a deductive system of formal logic that presents two premises that inevitably lead to a sound conclusion. A=B, B=C, so A=C. "All men are mortal; Socrates is a man; therefore, Socrates is mortal."
an appeal based on logic or reason
In this type of irony, the words literally state the opposite of the writer's true meaning
A story or brief episode told by the writer or a character to illustrate a point.
the literal or dictionary meaning of a word
In this type of irony, facts or events are unknown to a character in a play or a piece of fiction but known to the reader, audience, or other characters in the work
A work that closely imitates the style or content of another with the specific aim of comic effect and/or ridicule.
the feelings or emotions surrounding/associated with a word, beyond its literal meaning. Generally positive or negative in nature.
The duplication, either exact or approximate, or any element of language, such as sound, word, phrase, clause, sentence, or grammatical pattern.
The grammatical structure of prose and poetry.
Two definitions/uses. One refers to the total "sound" of the writer's style.The second refers to the relationship between a sentence's subject and verb (active and passive).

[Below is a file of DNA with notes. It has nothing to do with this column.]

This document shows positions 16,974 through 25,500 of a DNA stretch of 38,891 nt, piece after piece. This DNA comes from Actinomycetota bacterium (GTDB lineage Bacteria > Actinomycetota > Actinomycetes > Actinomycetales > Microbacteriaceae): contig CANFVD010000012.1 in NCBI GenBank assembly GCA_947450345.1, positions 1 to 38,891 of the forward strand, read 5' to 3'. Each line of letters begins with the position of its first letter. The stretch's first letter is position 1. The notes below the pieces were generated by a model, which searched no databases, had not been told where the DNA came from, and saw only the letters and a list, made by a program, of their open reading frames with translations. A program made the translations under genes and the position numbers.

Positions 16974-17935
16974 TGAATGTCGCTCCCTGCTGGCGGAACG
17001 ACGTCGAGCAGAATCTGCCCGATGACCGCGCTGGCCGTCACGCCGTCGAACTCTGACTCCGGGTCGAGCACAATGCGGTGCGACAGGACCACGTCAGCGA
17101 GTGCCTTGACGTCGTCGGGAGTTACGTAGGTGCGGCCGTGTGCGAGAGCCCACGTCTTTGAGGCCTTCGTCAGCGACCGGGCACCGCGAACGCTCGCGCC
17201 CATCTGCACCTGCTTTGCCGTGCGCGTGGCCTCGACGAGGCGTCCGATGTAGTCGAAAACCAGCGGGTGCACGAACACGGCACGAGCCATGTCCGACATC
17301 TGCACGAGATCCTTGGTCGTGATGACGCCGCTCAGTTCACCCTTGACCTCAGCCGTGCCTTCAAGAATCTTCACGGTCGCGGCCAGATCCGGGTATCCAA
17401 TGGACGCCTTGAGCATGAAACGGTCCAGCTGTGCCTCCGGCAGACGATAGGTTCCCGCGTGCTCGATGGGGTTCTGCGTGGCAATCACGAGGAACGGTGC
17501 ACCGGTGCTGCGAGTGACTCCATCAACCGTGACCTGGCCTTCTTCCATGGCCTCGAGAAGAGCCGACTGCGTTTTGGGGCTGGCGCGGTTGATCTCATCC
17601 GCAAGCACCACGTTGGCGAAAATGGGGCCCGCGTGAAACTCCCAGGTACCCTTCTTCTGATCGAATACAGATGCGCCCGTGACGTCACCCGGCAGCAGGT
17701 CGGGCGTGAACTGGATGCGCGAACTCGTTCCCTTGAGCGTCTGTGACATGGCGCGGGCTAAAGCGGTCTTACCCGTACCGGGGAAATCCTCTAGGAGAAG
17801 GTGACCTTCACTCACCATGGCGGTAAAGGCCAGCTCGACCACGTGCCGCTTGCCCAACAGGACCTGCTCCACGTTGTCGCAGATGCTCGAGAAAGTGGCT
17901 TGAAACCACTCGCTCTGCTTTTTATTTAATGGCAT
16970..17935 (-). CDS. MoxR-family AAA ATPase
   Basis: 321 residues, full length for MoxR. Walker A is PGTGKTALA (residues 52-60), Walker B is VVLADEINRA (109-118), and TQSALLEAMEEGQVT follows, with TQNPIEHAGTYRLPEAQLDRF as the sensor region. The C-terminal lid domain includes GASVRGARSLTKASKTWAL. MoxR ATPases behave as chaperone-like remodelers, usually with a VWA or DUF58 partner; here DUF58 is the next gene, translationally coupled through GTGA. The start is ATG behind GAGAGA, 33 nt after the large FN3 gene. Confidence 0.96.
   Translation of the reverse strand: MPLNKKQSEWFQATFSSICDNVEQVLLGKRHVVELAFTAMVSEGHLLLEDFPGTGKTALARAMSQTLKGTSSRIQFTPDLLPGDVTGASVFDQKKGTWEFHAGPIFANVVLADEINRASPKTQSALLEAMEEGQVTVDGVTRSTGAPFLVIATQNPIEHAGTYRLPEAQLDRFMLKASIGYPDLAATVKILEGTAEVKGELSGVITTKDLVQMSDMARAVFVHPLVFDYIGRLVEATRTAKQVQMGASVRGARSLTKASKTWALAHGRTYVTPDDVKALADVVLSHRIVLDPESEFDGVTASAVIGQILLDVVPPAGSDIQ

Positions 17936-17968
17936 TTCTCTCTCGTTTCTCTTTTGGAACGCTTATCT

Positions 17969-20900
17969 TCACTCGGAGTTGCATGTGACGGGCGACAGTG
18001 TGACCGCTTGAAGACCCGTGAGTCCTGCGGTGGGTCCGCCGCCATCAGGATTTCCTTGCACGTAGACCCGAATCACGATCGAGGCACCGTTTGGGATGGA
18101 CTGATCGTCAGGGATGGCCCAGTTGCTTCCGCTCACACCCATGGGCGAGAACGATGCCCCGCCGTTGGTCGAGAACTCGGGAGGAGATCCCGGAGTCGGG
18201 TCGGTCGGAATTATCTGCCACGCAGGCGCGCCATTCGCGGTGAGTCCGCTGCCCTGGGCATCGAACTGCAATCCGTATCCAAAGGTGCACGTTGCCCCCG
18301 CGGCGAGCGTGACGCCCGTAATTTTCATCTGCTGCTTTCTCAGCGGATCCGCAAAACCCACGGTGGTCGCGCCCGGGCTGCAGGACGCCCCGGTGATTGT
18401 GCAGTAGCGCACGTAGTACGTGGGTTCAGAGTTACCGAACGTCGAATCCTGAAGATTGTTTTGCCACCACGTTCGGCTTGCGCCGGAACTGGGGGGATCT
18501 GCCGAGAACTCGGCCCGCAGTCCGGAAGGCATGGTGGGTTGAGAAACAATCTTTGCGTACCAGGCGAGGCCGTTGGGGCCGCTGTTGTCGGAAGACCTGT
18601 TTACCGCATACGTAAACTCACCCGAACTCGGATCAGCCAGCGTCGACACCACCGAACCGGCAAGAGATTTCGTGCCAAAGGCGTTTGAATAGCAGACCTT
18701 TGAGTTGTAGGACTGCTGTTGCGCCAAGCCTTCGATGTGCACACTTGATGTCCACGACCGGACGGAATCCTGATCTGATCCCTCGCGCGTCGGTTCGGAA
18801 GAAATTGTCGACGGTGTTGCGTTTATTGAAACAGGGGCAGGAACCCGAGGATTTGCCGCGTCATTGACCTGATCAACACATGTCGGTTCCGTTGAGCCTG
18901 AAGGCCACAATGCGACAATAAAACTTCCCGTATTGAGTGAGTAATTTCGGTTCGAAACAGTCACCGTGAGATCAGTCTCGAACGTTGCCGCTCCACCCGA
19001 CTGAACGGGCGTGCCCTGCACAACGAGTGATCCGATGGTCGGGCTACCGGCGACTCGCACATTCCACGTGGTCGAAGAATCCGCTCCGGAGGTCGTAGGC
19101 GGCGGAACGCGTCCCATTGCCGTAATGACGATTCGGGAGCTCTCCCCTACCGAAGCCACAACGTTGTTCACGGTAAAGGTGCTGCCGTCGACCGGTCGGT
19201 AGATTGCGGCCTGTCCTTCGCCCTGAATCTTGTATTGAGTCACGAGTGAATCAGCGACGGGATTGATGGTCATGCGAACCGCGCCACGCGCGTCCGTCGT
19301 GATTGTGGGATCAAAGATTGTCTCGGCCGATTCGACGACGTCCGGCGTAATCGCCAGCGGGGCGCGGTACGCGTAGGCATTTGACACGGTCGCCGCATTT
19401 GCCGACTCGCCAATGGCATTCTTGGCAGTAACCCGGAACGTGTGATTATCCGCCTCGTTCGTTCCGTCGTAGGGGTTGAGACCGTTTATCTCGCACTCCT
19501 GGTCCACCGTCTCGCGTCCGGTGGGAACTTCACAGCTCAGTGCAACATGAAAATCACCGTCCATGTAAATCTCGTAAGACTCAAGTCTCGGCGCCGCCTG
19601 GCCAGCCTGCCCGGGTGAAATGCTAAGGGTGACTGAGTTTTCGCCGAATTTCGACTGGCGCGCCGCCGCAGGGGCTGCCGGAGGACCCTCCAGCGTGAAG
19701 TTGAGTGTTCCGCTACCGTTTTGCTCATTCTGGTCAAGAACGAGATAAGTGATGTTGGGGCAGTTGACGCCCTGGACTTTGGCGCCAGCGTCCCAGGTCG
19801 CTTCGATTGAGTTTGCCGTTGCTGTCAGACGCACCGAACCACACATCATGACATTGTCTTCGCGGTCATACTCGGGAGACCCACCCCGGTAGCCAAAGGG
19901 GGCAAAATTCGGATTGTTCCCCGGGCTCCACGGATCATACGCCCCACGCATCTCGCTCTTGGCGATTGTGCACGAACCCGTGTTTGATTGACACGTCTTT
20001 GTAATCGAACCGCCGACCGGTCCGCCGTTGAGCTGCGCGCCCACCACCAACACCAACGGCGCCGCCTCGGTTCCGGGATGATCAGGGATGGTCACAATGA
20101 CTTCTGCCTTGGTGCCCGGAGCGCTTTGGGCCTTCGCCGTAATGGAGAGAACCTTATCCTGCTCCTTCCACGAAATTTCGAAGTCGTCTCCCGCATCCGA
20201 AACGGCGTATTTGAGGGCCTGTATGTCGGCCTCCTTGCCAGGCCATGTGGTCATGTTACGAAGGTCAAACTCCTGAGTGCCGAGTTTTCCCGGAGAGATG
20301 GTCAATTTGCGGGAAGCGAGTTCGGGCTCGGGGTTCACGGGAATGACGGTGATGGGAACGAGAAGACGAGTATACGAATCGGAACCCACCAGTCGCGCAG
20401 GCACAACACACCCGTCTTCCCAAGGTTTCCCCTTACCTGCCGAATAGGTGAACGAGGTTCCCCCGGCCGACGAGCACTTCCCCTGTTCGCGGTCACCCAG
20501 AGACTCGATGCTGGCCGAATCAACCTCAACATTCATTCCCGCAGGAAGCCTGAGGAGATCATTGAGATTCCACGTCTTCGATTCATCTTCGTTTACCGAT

Writing that attempts to prove the validity of a point of view or an idea by presenting reasoned arguments; persuasive writing is a form of argumentation
A reference to another work outside of the present work.
The major category into which a literary work fits. The basic divisions of literature are prose, poetry, and drama.
A narrative technique that places the reader in the mind and thought process of the narrator, no matter how random and spontaneous that may be.
A work that functions on a symbolic level (a type of extended symbolism)
similarity in structure and syntax in a series of related words, phrases, clauses, sentences, or paragraphs that develops balance. Ex. "When you are right, you cannot be too radical; when you are wrong, you cannot be too conservative"- MLK
Drawing a comparison to show a similarity in some respect. It is assumed that what applies to a parallel situation also applies to the original circumstance.
A rhetorical mode based in the five senses. It aims to re-create, invent, or present something so that the reader can experience it.
the techniques and rules for using language effectively, eloquently, and persuasively.
Third Person Limited
Point of view in which narrator exists outside of all characters, but is privy to the feelings and thoughts of one character, presenting only the actions of all remaining characters
Third Person Omniscient
Point of view in which an all-knowing narrator who is privy to the thoughts and actions of any or all characters.
one who carries out the action of the plot in literature. Major, minor, static, and dynamic are the types.
Slang in writing, used often to create local color and to provide an informal tone. Twain's Huck Finn
the word, phrase, or clause that a pronoun refers to.
The sentence or group of sentences that directly expresses the author's opinion, purpose, meaning, or proposition.
Attitudes and presuppositions of the author that are revealed by their linguistic choices (diction, syntax, rhetorical devices)
The literary genre that is written in ordinary language and most closely resembles everyday speech. Opposite of verse.
Commas used (with no conjunction) to separate a series of words, speeds up flow of sentence. X, Y, Z as opposed to X, Y, and Z.